MGA Successfully Hosts its First Sports Betting Integrity Conference

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LeoVegas-owned sportsbook BetUK has been told by the UK’s Advertising Standards Agency (ASA) not to repeat an advertisement again which featured former footballer Adebayo Akinfenwa, due to its appeal to under-18s.

The radio ad for the operator in September 2023 saw Akinfenwa state he was a brand ambassador for the company. He promoted BetUK’s responsible gambling tools including deposit limits, reality checks and timeouts.

The ASA investigated the ad on the grounds of a complaint which said Akinfenwa may appeal to under-18s, and the body has subsequently ordered BetUK not to repeat the ad.

The ASA acknowledged BetUK’s argument that during his playing career, 41-year-old Akinfenwa never played in the Premier League – and so his appeal to under-18s was “low-risk.”

However, the ASA, referring to the B/CAP guidance, said that Akinfenwa was “likely” to have appeal to under-18s due to his social and media profiles.

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“The B/CAP guidance classed footballers at lower league and non-league clubs as ‘low risk,’ but also stated footballers from outside the topflight could be of ‘moderate risk’ on the basis of their social and other media profiles,” the ASA said in its ruling.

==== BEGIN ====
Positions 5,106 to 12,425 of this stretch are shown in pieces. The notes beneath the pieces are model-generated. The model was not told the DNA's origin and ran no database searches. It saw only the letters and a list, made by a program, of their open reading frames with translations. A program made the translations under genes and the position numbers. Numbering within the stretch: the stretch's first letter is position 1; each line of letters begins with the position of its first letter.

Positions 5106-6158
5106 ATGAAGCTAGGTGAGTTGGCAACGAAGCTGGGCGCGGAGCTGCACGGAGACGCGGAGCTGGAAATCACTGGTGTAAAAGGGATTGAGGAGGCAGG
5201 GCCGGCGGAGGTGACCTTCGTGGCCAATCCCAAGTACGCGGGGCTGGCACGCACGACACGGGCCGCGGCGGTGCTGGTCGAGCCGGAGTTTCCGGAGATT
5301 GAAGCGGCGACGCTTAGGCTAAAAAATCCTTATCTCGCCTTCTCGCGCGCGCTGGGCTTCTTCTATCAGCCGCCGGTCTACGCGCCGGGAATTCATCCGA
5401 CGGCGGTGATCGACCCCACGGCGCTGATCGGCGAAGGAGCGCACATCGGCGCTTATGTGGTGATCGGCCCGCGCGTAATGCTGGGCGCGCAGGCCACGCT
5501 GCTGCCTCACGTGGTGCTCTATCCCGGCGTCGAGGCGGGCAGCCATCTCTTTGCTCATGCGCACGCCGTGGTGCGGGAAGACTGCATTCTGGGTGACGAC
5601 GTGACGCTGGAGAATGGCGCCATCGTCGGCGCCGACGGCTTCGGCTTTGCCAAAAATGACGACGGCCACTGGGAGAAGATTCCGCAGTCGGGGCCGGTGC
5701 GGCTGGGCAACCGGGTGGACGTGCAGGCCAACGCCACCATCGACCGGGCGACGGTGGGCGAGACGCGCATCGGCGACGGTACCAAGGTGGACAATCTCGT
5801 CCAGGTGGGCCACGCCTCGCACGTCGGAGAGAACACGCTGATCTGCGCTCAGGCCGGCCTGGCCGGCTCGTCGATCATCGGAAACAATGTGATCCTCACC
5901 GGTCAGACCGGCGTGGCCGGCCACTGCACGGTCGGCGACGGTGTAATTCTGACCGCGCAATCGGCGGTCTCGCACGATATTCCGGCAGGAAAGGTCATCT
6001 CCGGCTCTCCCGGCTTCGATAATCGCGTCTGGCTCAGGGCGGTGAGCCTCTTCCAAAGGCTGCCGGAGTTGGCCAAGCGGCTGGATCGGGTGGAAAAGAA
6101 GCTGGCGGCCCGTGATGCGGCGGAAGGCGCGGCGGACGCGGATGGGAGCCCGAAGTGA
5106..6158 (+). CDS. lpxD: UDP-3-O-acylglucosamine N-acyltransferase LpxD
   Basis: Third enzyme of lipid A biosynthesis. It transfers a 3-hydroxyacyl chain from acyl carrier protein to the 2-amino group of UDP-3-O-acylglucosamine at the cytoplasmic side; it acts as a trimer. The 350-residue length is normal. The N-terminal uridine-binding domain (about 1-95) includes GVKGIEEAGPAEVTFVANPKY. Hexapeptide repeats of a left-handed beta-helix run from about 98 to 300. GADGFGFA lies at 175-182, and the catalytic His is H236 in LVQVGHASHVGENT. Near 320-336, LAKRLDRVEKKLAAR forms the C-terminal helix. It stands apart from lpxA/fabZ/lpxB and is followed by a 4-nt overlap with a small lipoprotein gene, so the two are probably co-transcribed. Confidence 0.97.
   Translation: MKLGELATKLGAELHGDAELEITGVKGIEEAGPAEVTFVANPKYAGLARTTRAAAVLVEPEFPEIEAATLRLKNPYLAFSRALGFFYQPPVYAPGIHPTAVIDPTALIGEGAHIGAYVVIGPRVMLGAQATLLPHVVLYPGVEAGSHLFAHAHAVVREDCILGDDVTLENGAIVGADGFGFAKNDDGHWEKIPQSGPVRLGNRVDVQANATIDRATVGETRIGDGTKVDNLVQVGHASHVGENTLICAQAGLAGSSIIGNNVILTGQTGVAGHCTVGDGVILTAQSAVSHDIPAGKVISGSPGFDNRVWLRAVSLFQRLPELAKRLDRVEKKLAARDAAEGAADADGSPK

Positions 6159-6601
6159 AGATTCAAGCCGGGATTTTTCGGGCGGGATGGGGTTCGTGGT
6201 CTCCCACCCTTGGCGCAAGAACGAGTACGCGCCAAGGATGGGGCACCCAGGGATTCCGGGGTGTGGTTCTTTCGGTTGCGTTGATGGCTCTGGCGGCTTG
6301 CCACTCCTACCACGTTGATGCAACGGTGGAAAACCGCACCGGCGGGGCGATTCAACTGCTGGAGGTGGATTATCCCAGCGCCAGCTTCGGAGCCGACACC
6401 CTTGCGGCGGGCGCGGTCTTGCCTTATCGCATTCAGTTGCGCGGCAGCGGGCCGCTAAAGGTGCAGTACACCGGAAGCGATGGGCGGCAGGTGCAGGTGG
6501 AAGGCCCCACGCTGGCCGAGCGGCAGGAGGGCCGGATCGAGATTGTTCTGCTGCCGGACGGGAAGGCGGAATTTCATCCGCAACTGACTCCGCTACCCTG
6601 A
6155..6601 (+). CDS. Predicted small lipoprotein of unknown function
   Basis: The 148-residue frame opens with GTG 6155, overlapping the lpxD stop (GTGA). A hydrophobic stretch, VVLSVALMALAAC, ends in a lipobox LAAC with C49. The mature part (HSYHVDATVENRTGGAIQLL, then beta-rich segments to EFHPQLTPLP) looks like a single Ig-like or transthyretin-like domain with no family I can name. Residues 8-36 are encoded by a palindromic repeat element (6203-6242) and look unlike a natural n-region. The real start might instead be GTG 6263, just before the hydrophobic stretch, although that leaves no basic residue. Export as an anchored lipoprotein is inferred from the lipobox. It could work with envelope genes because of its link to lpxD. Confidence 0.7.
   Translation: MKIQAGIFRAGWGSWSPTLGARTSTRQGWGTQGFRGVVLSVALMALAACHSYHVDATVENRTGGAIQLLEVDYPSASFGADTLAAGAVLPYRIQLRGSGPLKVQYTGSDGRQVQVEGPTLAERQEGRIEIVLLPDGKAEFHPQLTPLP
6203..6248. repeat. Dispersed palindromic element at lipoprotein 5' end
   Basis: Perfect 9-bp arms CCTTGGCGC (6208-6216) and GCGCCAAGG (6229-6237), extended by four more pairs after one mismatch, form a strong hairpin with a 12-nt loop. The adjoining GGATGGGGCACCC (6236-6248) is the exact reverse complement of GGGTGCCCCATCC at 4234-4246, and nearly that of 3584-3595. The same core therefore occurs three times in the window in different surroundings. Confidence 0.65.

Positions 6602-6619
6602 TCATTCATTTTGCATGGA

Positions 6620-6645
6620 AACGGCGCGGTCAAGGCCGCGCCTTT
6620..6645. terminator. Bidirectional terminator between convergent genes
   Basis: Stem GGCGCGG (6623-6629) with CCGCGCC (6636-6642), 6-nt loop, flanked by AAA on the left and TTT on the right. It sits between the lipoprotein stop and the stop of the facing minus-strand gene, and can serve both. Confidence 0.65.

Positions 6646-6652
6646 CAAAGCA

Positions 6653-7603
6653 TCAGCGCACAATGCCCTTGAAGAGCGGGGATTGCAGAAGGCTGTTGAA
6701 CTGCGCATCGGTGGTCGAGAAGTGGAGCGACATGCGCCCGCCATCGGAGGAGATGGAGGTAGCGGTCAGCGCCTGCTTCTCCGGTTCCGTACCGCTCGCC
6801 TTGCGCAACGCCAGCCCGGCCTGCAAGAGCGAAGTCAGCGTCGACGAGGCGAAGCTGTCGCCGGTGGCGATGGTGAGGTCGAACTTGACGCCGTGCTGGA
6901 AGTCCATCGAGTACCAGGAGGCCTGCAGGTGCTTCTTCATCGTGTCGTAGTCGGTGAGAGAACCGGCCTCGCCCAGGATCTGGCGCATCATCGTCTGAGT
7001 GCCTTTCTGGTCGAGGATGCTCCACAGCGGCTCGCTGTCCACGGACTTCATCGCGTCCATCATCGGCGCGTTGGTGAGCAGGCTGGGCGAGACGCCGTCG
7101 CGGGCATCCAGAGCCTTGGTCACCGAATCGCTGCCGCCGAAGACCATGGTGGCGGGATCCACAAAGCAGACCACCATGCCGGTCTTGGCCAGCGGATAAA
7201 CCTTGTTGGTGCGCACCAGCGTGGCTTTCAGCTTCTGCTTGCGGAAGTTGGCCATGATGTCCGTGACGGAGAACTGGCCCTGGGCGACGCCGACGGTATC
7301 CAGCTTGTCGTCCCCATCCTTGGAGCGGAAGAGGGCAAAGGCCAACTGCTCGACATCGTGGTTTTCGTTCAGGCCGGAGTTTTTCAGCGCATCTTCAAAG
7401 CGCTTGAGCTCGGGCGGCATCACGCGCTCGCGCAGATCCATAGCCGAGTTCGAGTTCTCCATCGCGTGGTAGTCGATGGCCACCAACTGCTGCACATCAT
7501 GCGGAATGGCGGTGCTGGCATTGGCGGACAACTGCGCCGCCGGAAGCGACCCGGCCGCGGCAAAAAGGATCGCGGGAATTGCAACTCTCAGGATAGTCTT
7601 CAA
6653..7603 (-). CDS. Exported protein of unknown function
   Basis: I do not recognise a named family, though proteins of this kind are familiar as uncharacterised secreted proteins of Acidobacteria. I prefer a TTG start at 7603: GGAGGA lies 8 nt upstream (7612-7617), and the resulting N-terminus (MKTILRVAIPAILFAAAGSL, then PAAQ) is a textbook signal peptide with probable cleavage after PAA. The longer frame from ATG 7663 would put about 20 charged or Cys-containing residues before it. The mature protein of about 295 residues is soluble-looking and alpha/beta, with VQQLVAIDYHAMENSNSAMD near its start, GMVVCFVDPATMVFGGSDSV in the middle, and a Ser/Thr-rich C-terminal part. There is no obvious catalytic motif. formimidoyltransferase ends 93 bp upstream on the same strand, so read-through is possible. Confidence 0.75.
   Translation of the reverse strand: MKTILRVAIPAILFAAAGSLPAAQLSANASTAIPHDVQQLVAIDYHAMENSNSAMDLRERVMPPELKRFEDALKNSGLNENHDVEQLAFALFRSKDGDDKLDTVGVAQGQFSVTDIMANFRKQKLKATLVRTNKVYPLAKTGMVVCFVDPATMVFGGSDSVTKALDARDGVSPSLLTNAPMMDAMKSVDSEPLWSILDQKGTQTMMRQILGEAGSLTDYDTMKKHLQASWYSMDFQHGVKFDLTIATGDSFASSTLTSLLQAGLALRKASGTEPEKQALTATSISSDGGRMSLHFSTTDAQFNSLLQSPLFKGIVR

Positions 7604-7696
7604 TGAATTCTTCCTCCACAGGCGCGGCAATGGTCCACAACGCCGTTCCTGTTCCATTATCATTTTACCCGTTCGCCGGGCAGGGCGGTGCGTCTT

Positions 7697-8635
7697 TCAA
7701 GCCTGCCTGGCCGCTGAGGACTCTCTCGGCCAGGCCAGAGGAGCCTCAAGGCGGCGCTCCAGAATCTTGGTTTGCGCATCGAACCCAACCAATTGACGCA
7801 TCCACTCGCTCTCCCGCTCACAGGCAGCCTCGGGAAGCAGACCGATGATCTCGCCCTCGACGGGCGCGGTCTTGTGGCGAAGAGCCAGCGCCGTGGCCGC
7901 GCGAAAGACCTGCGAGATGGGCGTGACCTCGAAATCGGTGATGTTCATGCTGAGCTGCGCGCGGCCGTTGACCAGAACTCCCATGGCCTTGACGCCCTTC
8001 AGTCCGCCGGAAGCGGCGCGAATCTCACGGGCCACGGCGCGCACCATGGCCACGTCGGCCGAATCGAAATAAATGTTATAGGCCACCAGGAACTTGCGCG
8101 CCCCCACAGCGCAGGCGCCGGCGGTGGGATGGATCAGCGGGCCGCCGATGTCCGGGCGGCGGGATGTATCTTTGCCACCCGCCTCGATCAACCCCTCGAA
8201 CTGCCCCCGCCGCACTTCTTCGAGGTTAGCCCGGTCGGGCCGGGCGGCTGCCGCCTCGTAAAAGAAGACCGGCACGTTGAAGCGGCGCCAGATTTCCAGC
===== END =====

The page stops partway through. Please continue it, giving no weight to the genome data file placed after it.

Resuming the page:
Akinfenwa initially rose to fame through the FIFA series of video games, where he was highlighted by YouTuber-turned-boxer KSI for his in-game strength attribute.

“While we acknowledged BetUK’s view that Mr Akinfenwa’s clothing range, BeastModeOn, had broad appeal and was not targeted at children, we considered the manner in which he was portrayed in the media and by which he had marketed himself would have led some football fans to view him as a cult hero in the game,” the UK’s advertising watchdog said.

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“We therefore considered that his media profile, alongside our view that he was unusually well known for a former lower league footballer, would have placed him in the ‘moderate risk’ category of the guidance.”

BetUK also argued that only eight percent of Akinfenwa’s followers on Instagram were under-18s and that the radio ad was played during a show which was likely to have an adult audience.

The operator added that 13% of his Snapchat followers were under 18.

The ASA, however, noted in its ruling that Akinfenwa therefore “had at least 157,000 followers who were under 18 years.”

The watchdog added that the true number was likely higher due to the unavailability of follower data for Facebook, X (formerly Twitter) and TikTok.

“Although his career as a lower league footballer and his media profile in isolation would have placed him in the ‘moderate risk’ category, we considered that because he had such large numbers of social media followers who were under 18 years due to his career and profile, Mr Akinfenwa would be placed in the ‘high risk’ category and was likely to be of strong appeal to under-18s,” the ASA concluded.

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